If we are going to have any understanding of any potential legislative changes that may be coming, we need know how things stand now, and why firearms receive so much legislative attention. So let’s go back a ways. All the way back to the 1930s.
Back then, mobsters and bootleggers received a fair amount of media scrutiny. Running liquor was a (sometimes) profitable business, and some of the parties involved armed themselves with revolvers, pistols, modified shotguns and early machine guns (like the Thompson Model 1927 A1).
There may have been some rifles thrown in, too, but you can see where this is going. When legislators decided to regulate firearms, they targeted the favorites of organized crime. In 1934, Congress passed the National Firearms Act (NFA). The law, modified slightly in 1968, had some far reaching effects.
Even though the NFA has been in place for almost 80 years, many people still don’t understand it. To be slightly reductive, the NFA restricts sales, ownership, use, and transport of short barreled rifles, short barreled shotguns, machine guns, silencers and suppressors, and “destructive devices.” The emphasis seemed to focus on firepower (machine guns), concealable weapons (short this, short that, silenced etc.), and things that are generally deemed destructive.
Just to make things really cloudy, it provides one more category of banned items that is commonly labeled “any other weapon.”
The common definitions.
- Machine guns—should be obvious to most Guns.com readers. Full auto or burst fire. Because the magic of automatic fire happens in the receiver of a firearm, the receiver has been designated the “firearm” itself.
- Short-barreled rifles (SBRs)—a rifle with a buttstock and either a rifled barrel under 16″ long or an overall length under 26″. If a rifle has a collapsible stock, the length is measured with the stock extended.
- Short barreled shotguns (SBSs)—if a shotgun’s barrel is under 18″, it is designated as an SBS. Likewise, if the total length is under 26″ (even if the barrel is longer than 18″) it is still considered an SBS. But it has to have a buttstock to be considered a shotgun in this category. Otherwise it is a smooth bore pistol.
- Silencers —anything that is portable and attaches to a firearm to disguise the sound.
- Destructive Devices (DDs)—this is a broad category that covers explosives, missiles, and poison gases. It also covers anything really big, like firearms with bores over .50 (except shotguns, which are seen to have legitimate sporting uses).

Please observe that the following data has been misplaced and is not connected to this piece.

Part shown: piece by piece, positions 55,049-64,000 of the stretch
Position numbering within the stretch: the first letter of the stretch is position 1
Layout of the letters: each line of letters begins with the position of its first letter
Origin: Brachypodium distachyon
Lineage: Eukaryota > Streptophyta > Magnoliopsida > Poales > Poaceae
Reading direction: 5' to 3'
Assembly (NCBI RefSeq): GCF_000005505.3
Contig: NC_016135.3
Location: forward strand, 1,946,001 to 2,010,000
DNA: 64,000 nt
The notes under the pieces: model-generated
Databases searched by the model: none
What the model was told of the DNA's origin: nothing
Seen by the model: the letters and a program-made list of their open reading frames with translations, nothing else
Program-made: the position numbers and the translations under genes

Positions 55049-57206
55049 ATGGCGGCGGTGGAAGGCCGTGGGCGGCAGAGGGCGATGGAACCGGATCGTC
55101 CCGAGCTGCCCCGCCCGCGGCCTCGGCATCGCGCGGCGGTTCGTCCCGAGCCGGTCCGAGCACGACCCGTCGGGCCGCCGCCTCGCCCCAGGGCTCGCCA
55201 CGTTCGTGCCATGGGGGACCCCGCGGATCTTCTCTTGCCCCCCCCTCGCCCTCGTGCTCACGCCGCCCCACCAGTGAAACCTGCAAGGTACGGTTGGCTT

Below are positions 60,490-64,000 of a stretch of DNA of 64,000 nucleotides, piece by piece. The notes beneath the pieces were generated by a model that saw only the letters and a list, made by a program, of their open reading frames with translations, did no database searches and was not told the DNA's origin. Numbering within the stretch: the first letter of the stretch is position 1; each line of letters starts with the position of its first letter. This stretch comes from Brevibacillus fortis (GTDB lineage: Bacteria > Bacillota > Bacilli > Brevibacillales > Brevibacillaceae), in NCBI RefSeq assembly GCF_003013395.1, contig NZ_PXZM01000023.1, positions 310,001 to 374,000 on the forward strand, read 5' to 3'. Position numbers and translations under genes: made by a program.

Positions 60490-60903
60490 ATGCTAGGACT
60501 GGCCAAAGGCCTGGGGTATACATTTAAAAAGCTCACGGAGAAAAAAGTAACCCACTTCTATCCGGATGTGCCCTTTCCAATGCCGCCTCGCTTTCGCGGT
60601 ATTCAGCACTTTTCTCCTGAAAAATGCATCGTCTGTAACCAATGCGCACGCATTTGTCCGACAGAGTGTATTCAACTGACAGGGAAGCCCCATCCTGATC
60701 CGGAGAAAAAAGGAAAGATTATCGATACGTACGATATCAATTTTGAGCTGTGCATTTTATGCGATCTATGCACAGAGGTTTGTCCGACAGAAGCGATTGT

- Any Other Weapons (AOWs)—this one can be confusing. The term comes from language used to cover anything the legislators hadn’t considered, or that might be developed in response to to NFA regulation. The most common guns to be classified as AOWs are smooth bore pistols (which are made without stocks, so they aren’t technically “shotguns”), guns that are disguised as other things (or hidden inside other objects), or handguns with forward grips.
Why is the NFA important?
With the passage of the NFA, these guns immediately faced severe restrictions. While owning them is still technically legal, they must be registered (which isn’t exactly easy) and they are taxed more heavily ($200 for owning a silencer, for example, or as low as $5 for some smooth bore pistols, like the Serbu Super Shorty pictured earlier). Anyone wanting to own one or manufacture one has to go through the BATFE for approval.
It is a fascinating snapshot of our American reactionary impulses, for one. Has any would-be bank robber remembered the NFA and resisted the temptation to take a hacksaw to his scatter-gun in the hopes that it might fit more easily inside his trench coat? Doubt it.
If you want a firearm (or suppressor or destructive device) that is covered by the NFA, you can get it. The paperwork is a hassle, to be sure (and impossible to get cleared in certain places). But the paperwork is much easier to handle than the consequences of being caught with an unregistered NFA firearm.
But firearms enthusiasts should look at it from a cautionary perspective, as well. This was possible. In fact, it is one of several legislative acts that govern the way we think about firearms. And the NFA will be the cornerstone on which new restrictions will be built.
So pay heed to the winds of change. And if you’re at all concerned, contact your political representatives and support organizations that are fighting for common sense legislation.